Doctor at Sue Ryder St John's Hospice in Moggerhanger takes on the London Marathon

Dr Nick will be running in memory of patients he has cared for at the hospice and to raise vital funds

Tuesday, 28th September 2021, 9:58 am
Updated Tuesday, 28th September 2021, 10:05 am

A doctor at Sue Ryder St John's Hospice is swapping his scrubs for running gear as he takes part in the Virgin Money London Marathon on Sunday in memory of patients he has cared for.

Nick Green, 46, who is a speciality doctor at Sue Ryder St John’s Hospice in Moggerhanger, will be running in memory of patients he has cared for at the hospice and to raise funds so the palliative, neurological and bereavement care charity can be there for more families when it matters.

Dr Nick, as he is known by his colleagues at Sue Ryder, caught the running bug when taking part in Park Run, then progressed to a 10k race, then a half marathon.

Dr Nick Green, Speciality doctor at Sue Ryder St John’s Hospice in Moggerhanger, is running this year's Virgin Money London Marathon

Wanting to raise funds to support the families he cares for, Dr Nick decided to go all in and enter the London Marathon.

With the run now just around the corner, he hopes the full 26.2 mile course won’t prove a step too far.

He said: “Running has been really good for my mental wellbeing, but I have to say the last month has seen the training really increase, so I have found things much harder.

"Trying to fit the longer runs and combining training with my work at Sue Ryder St John’s Hospice and the GP surgery has become a real challenge.”

“It has also become more of a mental challenge too. Can I do this? Can I get round?”

“The pandemic has increased pressures and responsibilities for so many people in both their home and professional lives, but we have navigated through it and I am really looking forward to the London Marathon being a real celebration of everything we’ve achieved.”

“When people ask me what time I have in mind to complete the marathon in I say I want to have the best time I can out on the course. I really want to enjoy it.”

Dr Nick says it was his love of working at Sue Ryder, and the care that is given to patients, that inspired him to run and raise funds.

“There are so many things I love about Sue Ryder. I love the team I am part of. And I love the fact that we are able to make a tangible difference to patients and their families. Finally, I love that we can deliver healthcare in the way that it should be delivered. Sue Ryder’s care is truly holistic and very patient-centred.”

We try and celebrate life as much as possible

When Dr Nick tells people he works in palliative care he often gets the same reaction.

“There is often a slight pause, and then they say ‘that must be a really hard job. I don’t think I could do that,” he said.

“My response is to tell them there is a lot more positive things about working in palliative care than you might appreciate.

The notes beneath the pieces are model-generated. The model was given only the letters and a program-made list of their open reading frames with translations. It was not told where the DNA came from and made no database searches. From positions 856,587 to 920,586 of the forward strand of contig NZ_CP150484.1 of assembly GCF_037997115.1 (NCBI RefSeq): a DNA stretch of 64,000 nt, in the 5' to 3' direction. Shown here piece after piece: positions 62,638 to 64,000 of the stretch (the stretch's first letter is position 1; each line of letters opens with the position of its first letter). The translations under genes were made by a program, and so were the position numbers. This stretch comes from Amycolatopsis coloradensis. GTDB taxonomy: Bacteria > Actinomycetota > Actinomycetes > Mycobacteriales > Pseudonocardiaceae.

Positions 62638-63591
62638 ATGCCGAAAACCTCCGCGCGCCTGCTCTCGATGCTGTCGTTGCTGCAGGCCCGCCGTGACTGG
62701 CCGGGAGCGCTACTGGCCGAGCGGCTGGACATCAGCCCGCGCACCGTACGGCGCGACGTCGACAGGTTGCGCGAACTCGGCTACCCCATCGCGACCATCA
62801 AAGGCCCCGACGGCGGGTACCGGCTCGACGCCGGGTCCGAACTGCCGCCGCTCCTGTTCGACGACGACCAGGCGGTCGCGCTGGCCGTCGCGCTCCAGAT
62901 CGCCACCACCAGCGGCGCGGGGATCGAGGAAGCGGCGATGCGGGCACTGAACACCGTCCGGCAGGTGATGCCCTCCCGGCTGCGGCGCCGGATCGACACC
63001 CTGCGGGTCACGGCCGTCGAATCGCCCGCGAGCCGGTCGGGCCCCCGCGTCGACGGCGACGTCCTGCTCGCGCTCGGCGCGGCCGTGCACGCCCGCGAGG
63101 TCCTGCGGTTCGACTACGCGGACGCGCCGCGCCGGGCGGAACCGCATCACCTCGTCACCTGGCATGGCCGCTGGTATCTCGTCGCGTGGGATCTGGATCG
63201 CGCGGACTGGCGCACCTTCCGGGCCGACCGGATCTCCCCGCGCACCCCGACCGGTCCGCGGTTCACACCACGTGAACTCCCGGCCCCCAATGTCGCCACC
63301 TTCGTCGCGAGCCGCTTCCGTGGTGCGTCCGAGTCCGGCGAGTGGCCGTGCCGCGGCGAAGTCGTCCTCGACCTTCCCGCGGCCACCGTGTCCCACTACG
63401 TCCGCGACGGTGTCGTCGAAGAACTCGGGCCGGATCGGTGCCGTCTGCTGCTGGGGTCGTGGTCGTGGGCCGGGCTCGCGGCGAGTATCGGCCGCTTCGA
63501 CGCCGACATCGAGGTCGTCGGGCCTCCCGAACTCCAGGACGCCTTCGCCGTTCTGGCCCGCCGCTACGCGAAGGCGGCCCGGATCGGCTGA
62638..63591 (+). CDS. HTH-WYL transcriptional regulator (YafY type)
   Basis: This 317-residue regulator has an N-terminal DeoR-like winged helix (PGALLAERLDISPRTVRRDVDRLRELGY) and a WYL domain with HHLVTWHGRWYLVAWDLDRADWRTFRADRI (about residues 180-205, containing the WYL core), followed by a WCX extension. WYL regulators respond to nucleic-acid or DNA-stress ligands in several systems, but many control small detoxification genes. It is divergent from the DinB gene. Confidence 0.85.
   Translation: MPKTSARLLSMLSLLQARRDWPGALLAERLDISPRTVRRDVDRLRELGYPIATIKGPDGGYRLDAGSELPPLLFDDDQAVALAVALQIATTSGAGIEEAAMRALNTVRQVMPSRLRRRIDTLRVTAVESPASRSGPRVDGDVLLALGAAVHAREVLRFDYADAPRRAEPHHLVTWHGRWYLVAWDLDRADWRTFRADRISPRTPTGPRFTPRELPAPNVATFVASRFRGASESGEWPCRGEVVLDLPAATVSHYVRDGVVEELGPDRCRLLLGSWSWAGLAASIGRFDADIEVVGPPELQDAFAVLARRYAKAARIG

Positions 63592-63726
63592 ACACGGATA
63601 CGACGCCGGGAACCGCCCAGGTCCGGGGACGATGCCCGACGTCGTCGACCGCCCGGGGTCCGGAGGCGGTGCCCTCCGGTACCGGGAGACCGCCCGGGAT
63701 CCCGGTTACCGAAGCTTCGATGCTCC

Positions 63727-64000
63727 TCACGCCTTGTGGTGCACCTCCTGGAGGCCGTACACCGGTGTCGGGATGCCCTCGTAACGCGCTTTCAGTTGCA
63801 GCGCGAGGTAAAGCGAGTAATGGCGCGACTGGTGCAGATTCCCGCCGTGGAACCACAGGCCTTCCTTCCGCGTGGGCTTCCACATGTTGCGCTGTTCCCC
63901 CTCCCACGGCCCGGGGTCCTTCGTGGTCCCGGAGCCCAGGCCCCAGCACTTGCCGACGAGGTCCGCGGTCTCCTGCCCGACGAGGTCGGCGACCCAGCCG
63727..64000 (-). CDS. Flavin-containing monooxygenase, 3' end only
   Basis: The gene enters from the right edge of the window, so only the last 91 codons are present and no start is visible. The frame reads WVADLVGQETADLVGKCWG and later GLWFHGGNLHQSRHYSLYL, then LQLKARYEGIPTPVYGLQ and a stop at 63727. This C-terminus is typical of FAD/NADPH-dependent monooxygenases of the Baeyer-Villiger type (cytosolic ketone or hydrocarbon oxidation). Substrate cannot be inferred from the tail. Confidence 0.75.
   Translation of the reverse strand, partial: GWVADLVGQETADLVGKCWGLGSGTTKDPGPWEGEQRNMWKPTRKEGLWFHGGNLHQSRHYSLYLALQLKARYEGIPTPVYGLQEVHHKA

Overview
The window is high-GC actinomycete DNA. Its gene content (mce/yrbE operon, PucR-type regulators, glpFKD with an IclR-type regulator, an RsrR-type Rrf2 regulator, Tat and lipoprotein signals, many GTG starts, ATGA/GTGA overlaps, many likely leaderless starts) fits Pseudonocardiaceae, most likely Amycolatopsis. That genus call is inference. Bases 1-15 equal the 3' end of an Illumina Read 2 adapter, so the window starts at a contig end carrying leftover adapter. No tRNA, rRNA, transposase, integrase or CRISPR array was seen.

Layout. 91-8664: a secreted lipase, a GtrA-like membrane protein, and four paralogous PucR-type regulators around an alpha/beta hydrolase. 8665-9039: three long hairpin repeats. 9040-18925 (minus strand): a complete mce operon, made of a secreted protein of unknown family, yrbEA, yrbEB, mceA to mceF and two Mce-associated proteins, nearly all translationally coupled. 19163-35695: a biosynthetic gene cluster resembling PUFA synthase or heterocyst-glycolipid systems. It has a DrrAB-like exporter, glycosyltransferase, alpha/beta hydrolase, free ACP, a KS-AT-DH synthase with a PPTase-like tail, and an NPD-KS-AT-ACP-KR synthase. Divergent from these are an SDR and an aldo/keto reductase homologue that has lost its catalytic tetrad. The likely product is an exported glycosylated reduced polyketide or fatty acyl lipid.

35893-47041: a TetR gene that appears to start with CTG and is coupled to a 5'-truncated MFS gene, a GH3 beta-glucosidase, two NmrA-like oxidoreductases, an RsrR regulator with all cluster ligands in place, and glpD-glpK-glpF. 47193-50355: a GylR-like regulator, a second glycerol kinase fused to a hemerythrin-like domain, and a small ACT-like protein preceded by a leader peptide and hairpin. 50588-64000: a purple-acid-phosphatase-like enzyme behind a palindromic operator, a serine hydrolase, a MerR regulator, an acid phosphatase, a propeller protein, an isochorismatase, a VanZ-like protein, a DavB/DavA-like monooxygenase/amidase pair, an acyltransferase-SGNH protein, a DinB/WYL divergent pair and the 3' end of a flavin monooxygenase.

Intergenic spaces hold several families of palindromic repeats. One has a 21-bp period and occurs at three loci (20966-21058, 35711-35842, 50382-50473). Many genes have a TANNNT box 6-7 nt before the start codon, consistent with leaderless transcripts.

"Everyone in the hospice appreciates life can be uncertain, but we try and celebrate life as much as possible. There is probably more laughter in a hospice than you would imagine.

“I also like to tell people that about half the patients we work with actually don’t come in for an end of life admission - they come for a holistic review so we can help improve their symptoms, help improve their quality of life and help them forward plan so they can carry on living.

“I am inspired daily by people who face such challenges with such positivity. Being part of a team doing such a really worthwhile thing is its own reward. It’s an utter privilege to look after each person and their family that comes through our doors at Sue Ryder St John’s Hospice.

'There's a 50 per cent chance I might cry'

Between caring for patients at the Sue Ryder hospice in Bedfordshire, seeing patients at the Cambridge GP Practice and family life, Dr Nick has been squeezing in marathon training at the weekends and in the evenings.

“Huge thanks to my wife Kate and my three daughters who have supported me every step of the way and have given me their blessing to go out running and put all the training in.

“I have covered 22 miles now in one run and my Sue Ryder running jersey is all ready with my name printed on the back. I just need to get out there and give it a go!”

Looking ahead to the day and imagining crossing the finish line, Dr Nick said: “When I cross that finish I think I’ll feel really pleased and relieved to have done it. I might also feel like I need a leg transplant!

“There’s a 50 per cent chance I might cry too - cry that I have actually done it and done it in memory of all those I have helped care for at Sue Ryder.”

“I really hope that after everything we have been through, this year’s London Marathon will be a real celebration of life. We have all been through so much over the past year. I am so grateful to be here and to give it a try.

“I am running this for the hospice and running in memory of the patients I have been honoured to care for.”

Through his London Marathon, Dr Nick hopes to raise £2,000 for Sue Ryder St John’s Hospice and is half way there already. To donate, visit his Just Giving page.